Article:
Turning my old 2007 MacBook into a media center/backup server

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Jasoco's picture
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Hey all! Long time no see. Nice to see the place is still fairly active.

Anyways, for a few years I've been using my old 2005 G4 Mac mini as my backup/media server. It works well serving files, but does not play anything modern. No H.264, no nothing. I got the mini when they were announced. But now they've come much further, are faster, but also $200 more than when I got it. (I remember when a mini was $500! Now the lowest end is $700!)

I got my MacBook in 2007. It served me well for 3 years despite falling apart about a year ago...

I guess I should explain. Basically the poor thing would overheat rapidly when doing anything processor intensive. Mostly anything that requires a lot of calculations, i.e. H.264 decoding, encoding, transcoding, playback, whatever. The fan would make horrible grinding noises, and still does. If the machine hit 85ºC, which it would, a lot, it would abruptly shut off. Unexpectedly with no warning.

So I saved up for a year and bought myself a nice shiny 2010 MacBook Pro to replace it. Amazing machine. But now that I have my new machine, I get to do whatever I want with the old one..

So I started experimenting. I removed the hundred screws required to get the damn topcase off (Okay, more like two dozen or so. I haven't counted. But it's a pain in the ass and they're all nicely placed on a shelf waiting for me to put it back together.) and after some testing I discovered that the fan would get stuck sometimes, and still makes loud noises. Except with the topcase off, there was enough air circulation that the machine would not shut off as much. It never shuts off when simply playing a video, and rarely shuts off even when encoding H.264 with Handbrake. Huzzah!

Since my poor Mac mini is so old, its Firewire died years ago, and it's so slow when doing anything, can't play YouTube or internet video well at all, and can't even run Snow Leopard. But it still serves my HD's well and lets CCC backup across the network to it every day. But it's probably time to retire it. Since a new mini is $700, and therefore well out of my budget range, and an AppleTV is so cluttered with crap and the UI has basically become the iTunes Store on your TV, I sold my AppleTV in January. A full computer is much more customizable. And with the upcoming 0.9 version of Plex, I might have a winner if I can use a machine fast enough to play 480p and 720p video.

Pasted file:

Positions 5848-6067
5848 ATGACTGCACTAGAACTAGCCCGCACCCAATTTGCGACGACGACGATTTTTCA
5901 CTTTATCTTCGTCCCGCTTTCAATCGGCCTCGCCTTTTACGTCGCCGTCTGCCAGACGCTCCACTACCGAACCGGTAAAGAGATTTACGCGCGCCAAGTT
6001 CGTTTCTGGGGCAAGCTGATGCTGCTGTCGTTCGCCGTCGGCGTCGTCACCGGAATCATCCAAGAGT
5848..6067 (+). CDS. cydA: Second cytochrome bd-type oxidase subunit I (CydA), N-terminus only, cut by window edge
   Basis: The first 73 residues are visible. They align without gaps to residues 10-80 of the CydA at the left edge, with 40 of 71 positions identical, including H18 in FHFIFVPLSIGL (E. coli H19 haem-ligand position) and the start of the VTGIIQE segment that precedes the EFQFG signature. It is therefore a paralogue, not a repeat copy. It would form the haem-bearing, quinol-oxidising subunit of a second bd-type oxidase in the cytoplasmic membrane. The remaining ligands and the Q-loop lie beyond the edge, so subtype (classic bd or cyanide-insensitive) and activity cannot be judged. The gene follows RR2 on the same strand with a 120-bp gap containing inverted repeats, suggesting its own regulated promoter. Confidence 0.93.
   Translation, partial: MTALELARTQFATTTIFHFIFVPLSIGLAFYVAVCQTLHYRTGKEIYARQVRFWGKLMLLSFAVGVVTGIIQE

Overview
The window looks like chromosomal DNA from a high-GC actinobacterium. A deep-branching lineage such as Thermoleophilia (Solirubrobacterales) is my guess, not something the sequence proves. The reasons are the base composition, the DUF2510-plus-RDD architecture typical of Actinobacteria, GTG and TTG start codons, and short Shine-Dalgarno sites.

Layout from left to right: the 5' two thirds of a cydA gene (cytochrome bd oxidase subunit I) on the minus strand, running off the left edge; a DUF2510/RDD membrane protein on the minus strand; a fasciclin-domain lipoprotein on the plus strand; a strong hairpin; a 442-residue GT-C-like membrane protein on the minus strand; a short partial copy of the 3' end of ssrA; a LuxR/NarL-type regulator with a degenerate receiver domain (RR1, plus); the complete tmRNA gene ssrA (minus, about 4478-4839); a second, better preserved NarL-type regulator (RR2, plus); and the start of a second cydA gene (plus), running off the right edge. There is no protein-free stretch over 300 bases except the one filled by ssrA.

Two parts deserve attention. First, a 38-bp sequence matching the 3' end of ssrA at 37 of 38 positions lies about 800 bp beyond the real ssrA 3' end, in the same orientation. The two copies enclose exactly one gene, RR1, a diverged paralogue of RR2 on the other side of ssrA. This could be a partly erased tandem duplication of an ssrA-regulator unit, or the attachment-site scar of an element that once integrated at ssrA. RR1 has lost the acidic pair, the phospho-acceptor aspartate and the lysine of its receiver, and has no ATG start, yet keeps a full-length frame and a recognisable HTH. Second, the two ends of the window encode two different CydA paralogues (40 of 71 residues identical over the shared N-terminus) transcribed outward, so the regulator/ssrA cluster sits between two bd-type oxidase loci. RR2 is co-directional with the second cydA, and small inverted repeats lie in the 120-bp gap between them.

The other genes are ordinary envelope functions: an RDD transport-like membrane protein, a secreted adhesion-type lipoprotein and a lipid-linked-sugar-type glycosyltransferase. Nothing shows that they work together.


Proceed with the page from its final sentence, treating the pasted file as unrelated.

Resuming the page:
I'm not planning on making any fancy case for it, I'm thinking of just removing the screen, connecting it to my TV via a Mini DVI to HDMI adapter and acting like it's still the same machine, just faster.

What happens if I disconnect the LCD from a MacBook, but still have something connected to the DVI? Will it cause problems?

I'm also thinking of taking the camera from the LCD case and the IR sensor from the bottom case and running them to the front of the TV so I can still use both of them.

Problem is the MacBook requires the Topcase to power the machine on. And I can't see any way to separate just the power button from the casing. So I don't know any other way of turning it on without having to plug the topcase back in every time.

Above you see my old mini, my new MacBook Pro and the old MacBook with its old topcase. Bonus points if you can name the movie I am watching.

It seems to work fine as long as nothing is keeping the heat in. With the topcase missing it seems to have enough air circulation to be cool enough. But I don't know what the normal running temperature is supposed to be when watching 720p video. (The movie is 720p H.264.) It's currently running at 75ºC.

Thoughts?

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Dr. Webster's picture
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Joined: Dec 19 2003
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Re: Turning my old 2007 MacBook into a media center/backup serve

Jasoco wrote:

Bonus points if you can name the movie I am watching.

You are my density.

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Jasoco's picture
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So anyway, I have turned on m

So anyway, I have turned on mirroring so the TV and built-in display show the same thing but it seems if I turn the brightness on the display off to 0, it turns back on every time I reboot the computer.